Do residential light fixtures above 20 amps require two or more circuits?
Case in point, 2,000 lb crystal chandelier from Tsarist Russia, about nine feet long, same wide, rewired ages ago and in need of updates, 105 light bulbs at 25 watts each... That's 2,625 watts, 21 amps @ 125V and almost 22 amps @ 120V.
The chandelier is currently on three or four dimmer switches but the pattern is semi-random. There are eight lights around the perimeter, one in a beaded-crystal globe at the bottom and 96 interior bulbs.
Currently, I don't know how many circuits feed it.
What would you do if the chandelier could be totally rewired?
Charles: Welcome to the forum! As your profile says you are in Canada, one of the Canadian Members will have to address the Code issue.
Personally, if I were to rewire/rebuild this chandelier, I would have a paper discussion with the owner as to how they would prefer it to light. The 96 bulbs @ 25 watts equates to 2400 watts; I would split it to 2 circuits if that was`OK with the owner. (ON 2K dimmers) THe balance could be on a 1K.
Based on your quantities, I would probably run two (2)20 amp circuits to feed the unit.
This could be a 'nice' rebuild job!!
#55326 - 08/26/0508:33 PMRe: Residential lighting about 20 amps
The chandelier itself is in a mansion in the United States. I have talked to the owner casually about work done on the mansion itself. The whole house is undergoing updates and refurbishing. I only ask about the chandelier because of my interest in electricity.
When I was there and viewed it, all the lights were at the same level. As I understand, the chandelier is always lit with all the bulbs at the same level. The multiple switches are only because of what was available when the chandelier was brought over from Russia and hung in the room.
For interest, the room also has eight other crystal chandeliers... One centered in each quarter of the room and one in each corner.
#55327 - 08/26/0508:57 PMRe: Residential lighting about 20 amps
Lighting circuits (USA) can be as large as 50 amps...with as many as 42 circuits in a panel. Here is Reno, we have several casino signs that have banks of panels within, just to serve all the little lights! Likewise, once you're at the fixture, the conductors can be as small as #18; in some ways, this might be looked at as another "tap rule."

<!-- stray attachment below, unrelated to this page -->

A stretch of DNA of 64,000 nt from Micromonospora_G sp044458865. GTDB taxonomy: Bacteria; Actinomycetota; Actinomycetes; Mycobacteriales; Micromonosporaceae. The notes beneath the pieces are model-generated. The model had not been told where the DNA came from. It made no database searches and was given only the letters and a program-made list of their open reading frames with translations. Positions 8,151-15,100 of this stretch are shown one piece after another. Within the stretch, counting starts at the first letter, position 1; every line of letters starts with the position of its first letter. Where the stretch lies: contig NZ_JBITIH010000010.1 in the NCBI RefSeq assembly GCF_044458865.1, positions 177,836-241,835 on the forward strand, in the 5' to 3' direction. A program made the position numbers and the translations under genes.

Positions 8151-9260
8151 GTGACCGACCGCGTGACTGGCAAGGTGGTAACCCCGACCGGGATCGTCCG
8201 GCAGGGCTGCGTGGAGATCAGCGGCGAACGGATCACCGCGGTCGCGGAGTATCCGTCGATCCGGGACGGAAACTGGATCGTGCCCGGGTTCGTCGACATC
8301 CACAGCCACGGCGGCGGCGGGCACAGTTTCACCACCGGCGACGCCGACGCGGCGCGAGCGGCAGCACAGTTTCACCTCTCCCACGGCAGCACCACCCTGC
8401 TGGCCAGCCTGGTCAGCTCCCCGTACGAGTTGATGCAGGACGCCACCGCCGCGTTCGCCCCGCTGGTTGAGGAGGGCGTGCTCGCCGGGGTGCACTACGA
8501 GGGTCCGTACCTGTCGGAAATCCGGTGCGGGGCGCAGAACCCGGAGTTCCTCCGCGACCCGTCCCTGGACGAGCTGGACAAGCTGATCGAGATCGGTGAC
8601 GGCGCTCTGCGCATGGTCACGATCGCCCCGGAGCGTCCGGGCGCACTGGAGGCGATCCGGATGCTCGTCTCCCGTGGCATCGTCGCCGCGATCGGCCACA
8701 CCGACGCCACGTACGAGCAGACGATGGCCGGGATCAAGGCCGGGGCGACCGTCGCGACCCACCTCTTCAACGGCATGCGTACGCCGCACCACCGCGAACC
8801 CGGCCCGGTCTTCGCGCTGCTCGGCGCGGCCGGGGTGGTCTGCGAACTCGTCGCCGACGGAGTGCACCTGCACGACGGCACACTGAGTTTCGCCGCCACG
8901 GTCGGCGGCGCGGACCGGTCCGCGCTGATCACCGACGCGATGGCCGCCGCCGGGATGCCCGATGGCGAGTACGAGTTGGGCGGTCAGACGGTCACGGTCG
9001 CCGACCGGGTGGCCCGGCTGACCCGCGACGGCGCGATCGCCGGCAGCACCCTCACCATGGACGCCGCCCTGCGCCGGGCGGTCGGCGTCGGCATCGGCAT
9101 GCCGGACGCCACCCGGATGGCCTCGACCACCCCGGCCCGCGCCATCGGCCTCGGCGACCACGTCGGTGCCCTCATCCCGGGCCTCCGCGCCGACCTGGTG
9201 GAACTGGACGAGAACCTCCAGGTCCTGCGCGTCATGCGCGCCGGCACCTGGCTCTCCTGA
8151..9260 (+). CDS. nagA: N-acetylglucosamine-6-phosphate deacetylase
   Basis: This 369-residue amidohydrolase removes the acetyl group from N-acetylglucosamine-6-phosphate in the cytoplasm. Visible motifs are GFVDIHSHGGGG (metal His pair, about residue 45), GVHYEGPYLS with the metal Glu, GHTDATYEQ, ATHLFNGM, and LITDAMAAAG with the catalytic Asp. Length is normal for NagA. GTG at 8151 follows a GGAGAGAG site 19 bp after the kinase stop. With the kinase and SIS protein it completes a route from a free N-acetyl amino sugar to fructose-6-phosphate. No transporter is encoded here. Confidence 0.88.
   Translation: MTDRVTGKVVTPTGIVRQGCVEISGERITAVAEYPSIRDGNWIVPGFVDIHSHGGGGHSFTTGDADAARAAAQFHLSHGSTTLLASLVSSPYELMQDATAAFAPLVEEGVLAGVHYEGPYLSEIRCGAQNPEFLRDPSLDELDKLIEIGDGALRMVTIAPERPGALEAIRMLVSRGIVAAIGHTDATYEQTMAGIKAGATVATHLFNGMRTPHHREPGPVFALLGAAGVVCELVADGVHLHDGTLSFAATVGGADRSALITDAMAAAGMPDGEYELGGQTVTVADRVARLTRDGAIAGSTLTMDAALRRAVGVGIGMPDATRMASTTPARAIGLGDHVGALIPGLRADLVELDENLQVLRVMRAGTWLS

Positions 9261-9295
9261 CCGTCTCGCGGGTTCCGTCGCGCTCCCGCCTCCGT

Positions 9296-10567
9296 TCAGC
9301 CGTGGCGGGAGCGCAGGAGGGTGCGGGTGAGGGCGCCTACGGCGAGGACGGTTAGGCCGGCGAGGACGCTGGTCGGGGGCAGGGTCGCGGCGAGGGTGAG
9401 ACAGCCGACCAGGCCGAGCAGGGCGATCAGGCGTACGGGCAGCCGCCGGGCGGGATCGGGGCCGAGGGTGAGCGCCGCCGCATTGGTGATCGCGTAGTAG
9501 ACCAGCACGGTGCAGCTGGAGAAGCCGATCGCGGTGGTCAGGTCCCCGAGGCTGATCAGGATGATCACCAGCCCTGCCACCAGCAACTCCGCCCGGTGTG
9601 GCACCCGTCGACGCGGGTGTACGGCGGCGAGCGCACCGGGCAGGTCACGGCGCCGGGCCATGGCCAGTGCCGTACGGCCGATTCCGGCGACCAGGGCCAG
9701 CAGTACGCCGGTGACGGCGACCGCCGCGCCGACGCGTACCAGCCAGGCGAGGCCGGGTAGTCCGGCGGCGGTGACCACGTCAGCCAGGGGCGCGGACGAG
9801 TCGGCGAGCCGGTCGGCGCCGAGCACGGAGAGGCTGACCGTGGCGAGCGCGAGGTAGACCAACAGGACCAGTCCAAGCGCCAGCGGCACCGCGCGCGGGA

Though having a fixture served by two circuits isn't such a bad idea...right now, I am working on several such. A clever thing done by the guy who put them in is that each switch is a DPDT- so it looks like a regular switch, but actually contreol two separate circuits.
#55328 - 08/27/0512:30 PMRe: Residential lighting about 20 amps
The double-pole switch does sound like a rather fitting application for fixtures not requiring dimming. Without going into theatre lighting systems, I've wondered the ideal way to refurbish this chandelier.
I know the rewire is long overdue because one perimeter light has not worked for years and some of the interior bulbs will light and then not light randomly when switched on or off.
#55329 - 08/27/0501:46 PMRe: Residential lighting about 20 amps
Rewiring should not be a problem as others have stated.
As far as control, Lutron make a 3 circuit dimmer that you can control off of a simple $5 dimmer.
It is called a Hi Power dimming module. Here is the link for the PDF file [you need adobe acrobat reader to view] You would need the HP-4 version. It retails around for $850, but you should get it for less from a supplier that carries Lutron product. A good sales point is that it would give the customer one dimmer for the Whole fixture. http://www.lutron.com/instructions/030452.pdf
Hope this helps
#55330 - 08/30/0510:08 AMRe: Residential lighting about 20 amps
Reno, I havnt been out west but have been big signs like that, its cool to be able to walk inside them and can be a challenge to figure out what is what among doxens of ballasts especially when they have been reworked/repaired over the years. Sometimes they look so pretty on the outside but a big mess on the inside. I recall one I take 2 50 ton cranes, drop it to the ground for service, made way nore sense than hoisting men and mtls 80 ft in the air to rework it.